Document Detail

Cost-effectiveness of exercise training to improve claudication symptoms in patients with peripheral arterial disease.
MedLine Citation:
PMID:  15678620     Owner:  NLM     Status:  MEDLINE    
Exercise rehabilitation is a proven, yet poorly available, treatment for intermittent claudication, the primary symptom of peripheral arterial disease (PAD). Exercise rehabilitation is effective, non-invasive, and associated with minimal cardiovascular risk in appropriate patients. Percutaneous transluminal angioplasty (PTA), especially of the iliac segment, is an alternative effective treatment for claudication. There are, however, minimal data currently available to compare the cost-effectiveness of these two interventions. We compared the cost-effectiveness of 3- and 6-month exercise programs with that of iliac PTA without stenting, using the incremental cost-effectiveness ratio [ICER = (Cost2 - Cost1)/(Effectiveness2 - Effectiveness1)]. The ICER represented the price of an additional meter walked derived from each treatment based on conservative models of success of each procedure and specific care assumptions. PTA and exercise efficacy data were derived from a literature review and exercise costs were modeled per the current CPT code 93668. Effectiveness was defined as absolute claudication distance (ACD) at 3 and 6 months. Three treatment alternatives were assessed: (1) no treatment, (2) PTA, and (3) exercise rehabilitation. At 3 months, PTA was more effective than exercise therapy and resulted in an additional 38 meters at an additional cost of $6719, for an ICER of $177/meter. At 6 months, however, exercise was more effective than PTA, resulting in an additional 137 meters walked, and costs less ($61 less per meter gained). In conclusion, exercise rehabilitation at 6 months is more effective and costs less than PTA, and is therefore cost-saving. The cost-effectiveness and availability of claudication treatments has national implications for future PAD care; however, data to inform these care choices can best be obtained in prospective clinical trials.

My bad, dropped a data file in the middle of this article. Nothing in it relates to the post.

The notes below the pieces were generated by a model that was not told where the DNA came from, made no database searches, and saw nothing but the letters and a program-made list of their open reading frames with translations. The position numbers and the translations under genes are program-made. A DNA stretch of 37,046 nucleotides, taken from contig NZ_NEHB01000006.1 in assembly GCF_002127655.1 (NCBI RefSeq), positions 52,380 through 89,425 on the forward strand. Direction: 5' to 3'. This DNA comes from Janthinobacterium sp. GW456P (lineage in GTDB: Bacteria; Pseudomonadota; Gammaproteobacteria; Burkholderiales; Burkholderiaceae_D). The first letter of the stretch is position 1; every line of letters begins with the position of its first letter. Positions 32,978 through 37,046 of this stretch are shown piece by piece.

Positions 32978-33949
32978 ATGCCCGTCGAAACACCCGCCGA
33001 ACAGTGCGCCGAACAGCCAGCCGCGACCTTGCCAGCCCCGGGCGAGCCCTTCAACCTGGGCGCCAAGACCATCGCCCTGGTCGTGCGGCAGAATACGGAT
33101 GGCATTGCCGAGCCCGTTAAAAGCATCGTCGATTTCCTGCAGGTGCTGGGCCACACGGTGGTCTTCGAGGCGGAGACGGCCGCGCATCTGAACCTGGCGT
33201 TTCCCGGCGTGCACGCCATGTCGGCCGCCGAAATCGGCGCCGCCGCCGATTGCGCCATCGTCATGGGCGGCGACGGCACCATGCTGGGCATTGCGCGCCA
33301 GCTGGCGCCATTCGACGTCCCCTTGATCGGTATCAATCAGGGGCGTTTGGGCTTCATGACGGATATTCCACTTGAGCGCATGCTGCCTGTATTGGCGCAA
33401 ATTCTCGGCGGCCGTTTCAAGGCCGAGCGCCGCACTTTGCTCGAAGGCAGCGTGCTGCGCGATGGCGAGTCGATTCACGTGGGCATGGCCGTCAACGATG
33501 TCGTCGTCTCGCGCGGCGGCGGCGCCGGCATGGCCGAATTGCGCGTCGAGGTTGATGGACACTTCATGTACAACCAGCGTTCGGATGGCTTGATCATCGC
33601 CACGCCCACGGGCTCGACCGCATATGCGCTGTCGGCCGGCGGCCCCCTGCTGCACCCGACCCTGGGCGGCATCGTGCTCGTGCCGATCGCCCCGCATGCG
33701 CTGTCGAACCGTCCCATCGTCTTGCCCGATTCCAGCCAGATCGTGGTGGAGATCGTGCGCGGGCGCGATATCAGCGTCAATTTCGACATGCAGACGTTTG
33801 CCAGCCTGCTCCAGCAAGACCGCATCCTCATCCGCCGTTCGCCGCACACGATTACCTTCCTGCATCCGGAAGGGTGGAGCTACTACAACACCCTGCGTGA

Charoen Treesak; Vijj Kasemsup; Diane Treat-Jacobson; John A Nyman; Alan T Hirsch
Publication Detail:
Type:  Comparative Study; Journal Article    
Journal Detail:
Title:  Vascular medicine (London, England)     Volume:  9     ISSN:  1358-863X     ISO Abbreviation:  Vasc Med     Publication Date:  2004 Nov 
Date Detail:
Created Date:  2005-01-31     Completed Date:  2006-08-31     Revised Date:  2006-11-15    
Medline Journal Info:
Nlm Unique ID:  9610930     Medline TA:  Vasc Med     Country:  England    
Other Details:
Languages:  eng     Pagination:  279-85     Citation Subset:  IM    
Faculty of Pharmacy, Srinakharinwirot University, Thailand.
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MeSH Terms
Angioplasty, Balloon / economics
Cost-Benefit Analysis
Exercise Therapy / economics*
Follow-Up Studies
Intermittent Claudication / economics*,  therapy*
Lower Extremity / blood supply*,  surgery
Patient Compliance
Peripheral Vascular Diseases / economics*,  therapy*
Program Evaluation / economics
Treatment Outcome
United States

From MEDLINE®/PubMed®, a database of the U.S. National Library of Medicine

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